New License Suspension Laws for Illinois Drivers

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New License Suspension Laws for Illinois Drivers

Two new laws went into effect on July 1, 2020, that changed the way license suspension works in Illinois. One, dubbed The License to Work Act, builds on laws that went into effect earlier this year. It actually decreases penalties for unpaid fines. The other, called Mason’s Law, increases penalties for crosswalk violations. Illinois drivers must know their rights when it comes to the rules of the road. If you believe these rights have been violated, contact a criminal defense attorney today.

The License to Work Act
If you cannot pay a parking ticket on time, it’s now illegal for the state of Illinois to suspend your license. The act (625 ILCS 5 / 6-209.1) also applies to unpaid tolls, toll evasions, and theft of motor fuel. NPR reported that the Secretary of State’s Office decided drivers should be able to drive to and from their place of employment despite outstanding parking fines. Because it protects a citizen’s right to work, it is called The License to Work Act.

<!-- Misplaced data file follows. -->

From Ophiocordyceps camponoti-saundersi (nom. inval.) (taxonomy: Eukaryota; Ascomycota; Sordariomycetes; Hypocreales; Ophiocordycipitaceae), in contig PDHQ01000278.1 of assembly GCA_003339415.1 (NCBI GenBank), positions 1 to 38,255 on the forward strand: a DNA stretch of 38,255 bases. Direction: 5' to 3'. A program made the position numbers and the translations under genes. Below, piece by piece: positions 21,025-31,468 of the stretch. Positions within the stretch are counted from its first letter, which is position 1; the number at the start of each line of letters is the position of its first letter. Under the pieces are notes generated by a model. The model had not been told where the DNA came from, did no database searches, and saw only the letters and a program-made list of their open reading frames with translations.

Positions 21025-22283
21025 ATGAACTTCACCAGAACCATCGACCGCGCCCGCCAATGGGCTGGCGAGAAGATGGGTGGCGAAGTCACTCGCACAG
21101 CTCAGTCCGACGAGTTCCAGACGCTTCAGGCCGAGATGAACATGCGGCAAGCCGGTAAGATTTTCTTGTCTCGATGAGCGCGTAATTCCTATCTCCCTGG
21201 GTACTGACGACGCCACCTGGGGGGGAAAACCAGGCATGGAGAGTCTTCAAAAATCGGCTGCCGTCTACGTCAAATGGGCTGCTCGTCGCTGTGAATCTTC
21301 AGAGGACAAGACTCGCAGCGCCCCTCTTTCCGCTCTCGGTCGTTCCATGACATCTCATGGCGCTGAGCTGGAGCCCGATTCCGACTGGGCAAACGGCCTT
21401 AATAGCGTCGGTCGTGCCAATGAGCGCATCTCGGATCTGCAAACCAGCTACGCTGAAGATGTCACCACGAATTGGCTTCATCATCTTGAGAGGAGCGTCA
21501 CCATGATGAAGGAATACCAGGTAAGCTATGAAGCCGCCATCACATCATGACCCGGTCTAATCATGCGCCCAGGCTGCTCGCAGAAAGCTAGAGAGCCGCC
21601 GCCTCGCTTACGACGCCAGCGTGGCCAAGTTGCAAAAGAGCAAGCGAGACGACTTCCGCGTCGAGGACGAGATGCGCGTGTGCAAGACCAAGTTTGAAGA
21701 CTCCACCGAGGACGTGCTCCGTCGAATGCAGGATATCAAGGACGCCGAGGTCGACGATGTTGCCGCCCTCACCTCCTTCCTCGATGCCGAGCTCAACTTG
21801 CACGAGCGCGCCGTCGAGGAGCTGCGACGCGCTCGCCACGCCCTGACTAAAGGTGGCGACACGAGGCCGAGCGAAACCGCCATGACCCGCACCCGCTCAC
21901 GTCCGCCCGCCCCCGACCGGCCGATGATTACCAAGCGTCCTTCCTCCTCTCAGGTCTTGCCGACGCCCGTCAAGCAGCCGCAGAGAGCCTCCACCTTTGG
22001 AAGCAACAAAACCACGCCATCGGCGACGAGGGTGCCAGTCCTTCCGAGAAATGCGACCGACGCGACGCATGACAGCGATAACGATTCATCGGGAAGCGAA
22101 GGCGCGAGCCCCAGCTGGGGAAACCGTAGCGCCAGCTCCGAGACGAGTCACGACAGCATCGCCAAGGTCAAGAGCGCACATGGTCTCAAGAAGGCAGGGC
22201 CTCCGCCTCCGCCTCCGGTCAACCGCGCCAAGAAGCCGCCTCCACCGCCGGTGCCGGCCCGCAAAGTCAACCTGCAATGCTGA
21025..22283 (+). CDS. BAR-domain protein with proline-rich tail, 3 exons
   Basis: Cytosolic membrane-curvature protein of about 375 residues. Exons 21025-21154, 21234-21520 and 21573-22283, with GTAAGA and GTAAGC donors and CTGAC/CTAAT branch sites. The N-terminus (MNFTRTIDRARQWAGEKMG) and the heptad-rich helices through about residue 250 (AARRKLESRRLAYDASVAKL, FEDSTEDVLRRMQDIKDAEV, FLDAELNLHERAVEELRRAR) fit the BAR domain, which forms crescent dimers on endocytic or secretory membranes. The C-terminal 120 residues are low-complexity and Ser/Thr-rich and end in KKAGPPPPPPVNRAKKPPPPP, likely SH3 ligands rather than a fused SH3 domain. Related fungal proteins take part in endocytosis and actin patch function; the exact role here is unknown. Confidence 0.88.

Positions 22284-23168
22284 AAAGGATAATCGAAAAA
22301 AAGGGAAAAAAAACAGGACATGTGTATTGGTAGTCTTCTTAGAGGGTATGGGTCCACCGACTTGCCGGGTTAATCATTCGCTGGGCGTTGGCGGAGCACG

This law is a win for low-income residents who depend on their vehicles to earn a living. Plus, if your license was suspended before the effective date (July 1, 2020) due to any of these violations, you are entitled to have it reinstated. Back in January 2020, Governor J.B. Pritzker reinstated the licenses of 55,000 Illinois drivers.

However, you must have no other serious driving violations on your record. The law doesn’t apply to moving violations, either.

Mason’s Law
Governor Pritzker signed this law back in August of 2019. Effective last month, Illinois drivers who violate the right-of-way at a crosswalk and seriously injure or kill a person will have their license suspended for one year. Crosswalks on public streets and in school zones apply. This comes on top of the fines already in place for such violations. As outlined in 625 ILCS 5/11-1002.5, drivers can expect to pay $150 on their first offense and $300 on any subsequent offenses.

Initially, the word “crosswalk” might sound like the law applies only to pedestrians. In fact, the law is called Mason’s Law in honor of a 24-year-old driver who was killed when a semi truck neglected to stop at a crosswalk. Drivers will face fines and license suspensions whether they cause injury or death to a pedestrian, or to a person inside another vehicle.

There are many factors and variables in play when it comes to motor vehicle violations. If you or someone you know is facing a driving-related charge, contact Richard at Fenbert & Associates today for a free consultation.